Sunday, April 20, 2014

Free Books for Preschool Children

Country music singer/songwriter Dolly Parton started Imagination Library in the 1995 to provide a free book a month to children from birth to 5 years old in eastern Tennessee.  The books are to nurture the love of books--and literacy--in households where children might otherwise not have access to reading material. Each month, a child who has been registered for the program by their parent or legal guardian is mailed an age-appropriate book to keep.

Since then it has spread through over 1,000 affiliates through the U.S., Great Britain, Australia and Canada.  If you are the parent or guardian of a child under 5, see if your area has an Imagination Library affiliate and if they are open for new registrations.  In the United States, this is the page to input your zip code and see if there is a program that covers your area.  There is also material available for the blind at no cost for eligible families, and reduced cost for others.

Tuesday, April 15, 2014

Free Legal Assistance for Active Military

We've done a post on free legal help for veterans.  But there's help for active military, too.  I ran across something from the Ohio Attorney General's office describing assistance that they will perform for members of the military and their families.  This includes help in drafting wills and power of attorney forms, as well as enforcing a military member's rights under the Servicemembers Civil Relief Act.  That's the federal law that provides protection for military personnel from a number of some civil obligations like taxes and some debts while in the service.  To contact the Ohio Attorney General's office, call (800) 282-0515.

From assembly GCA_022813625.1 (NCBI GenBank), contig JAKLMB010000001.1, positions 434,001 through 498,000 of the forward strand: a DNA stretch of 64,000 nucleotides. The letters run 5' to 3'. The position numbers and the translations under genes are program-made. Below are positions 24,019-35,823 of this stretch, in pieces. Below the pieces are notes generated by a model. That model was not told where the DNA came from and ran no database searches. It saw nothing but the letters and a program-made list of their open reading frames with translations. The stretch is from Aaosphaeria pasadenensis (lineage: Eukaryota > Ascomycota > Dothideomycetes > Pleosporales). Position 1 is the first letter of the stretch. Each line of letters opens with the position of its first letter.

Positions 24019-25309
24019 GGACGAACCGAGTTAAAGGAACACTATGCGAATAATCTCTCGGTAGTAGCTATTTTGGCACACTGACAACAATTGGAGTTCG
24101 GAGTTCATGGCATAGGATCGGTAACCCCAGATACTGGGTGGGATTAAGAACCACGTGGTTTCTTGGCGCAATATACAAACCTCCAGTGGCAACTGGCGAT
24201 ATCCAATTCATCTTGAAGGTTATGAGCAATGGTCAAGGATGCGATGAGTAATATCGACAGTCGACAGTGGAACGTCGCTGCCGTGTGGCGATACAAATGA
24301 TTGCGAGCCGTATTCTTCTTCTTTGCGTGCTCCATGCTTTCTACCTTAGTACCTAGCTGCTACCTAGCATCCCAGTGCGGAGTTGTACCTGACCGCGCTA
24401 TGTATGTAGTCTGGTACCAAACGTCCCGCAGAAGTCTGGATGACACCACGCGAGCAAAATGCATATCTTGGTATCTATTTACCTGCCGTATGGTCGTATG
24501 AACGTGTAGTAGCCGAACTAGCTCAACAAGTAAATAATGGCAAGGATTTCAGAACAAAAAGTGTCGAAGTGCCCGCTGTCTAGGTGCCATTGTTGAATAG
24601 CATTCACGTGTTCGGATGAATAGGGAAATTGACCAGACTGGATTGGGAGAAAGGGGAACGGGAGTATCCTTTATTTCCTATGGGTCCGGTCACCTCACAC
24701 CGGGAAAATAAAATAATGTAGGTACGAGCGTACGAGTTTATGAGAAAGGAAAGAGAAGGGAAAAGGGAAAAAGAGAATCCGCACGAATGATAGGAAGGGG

For those in other places, Military.com has gathered up a list of other places where service members can find free legal help for these and other issues, like taxes and consumer issues. People eligible for these services include military dependents and reservists.

Saturday, April 12, 2014

Tuition Assistance for Active Military--State and Federal Levels

Much is written about veterans and their educational benefits, but there's financial aid for active military members, too.  The website MilitaryTA (tuition assistance) pulls several things together: eligibility, how to apply, and amount of aid for the army, navy, air force, marines, and coast guard.

There are also links with information on tuition and financial aid for active members of the military in each state--like many types of assistance, there are programs on the state as well as the federal level.  There are also some state programs for veterans, spouses, and the children of veterans, and these are linked, too.  Every state is different, so check them out.  Some of the benefits may be listed at state veteran's offices, or they may be listed in state offices of higher education.  Try them both as well as Military TA.

Tuesday, April 8, 2014

All in One Spot for Finding and Applying for Veteran's Benefits

There's a federal website that allows veterans to see state, federal and private resources available to help veterans.  It's the National Resource Directory, which can be searched in general by putting in a keyword and your state, city, or zip code.  Or you can explore some broad subject headings, like housing, education and training, transportation, homeless assistance, and family and caregiver support. 

This information is migrating to ebenefits, a VA portal that will allow not only searching, but online searching for one's records, creating documents, filing for benefits, and checking your status for compensation and benefits. These services are for registered users. There's also a jobs section for resume building, skill assesments, and other individualized help for registered users.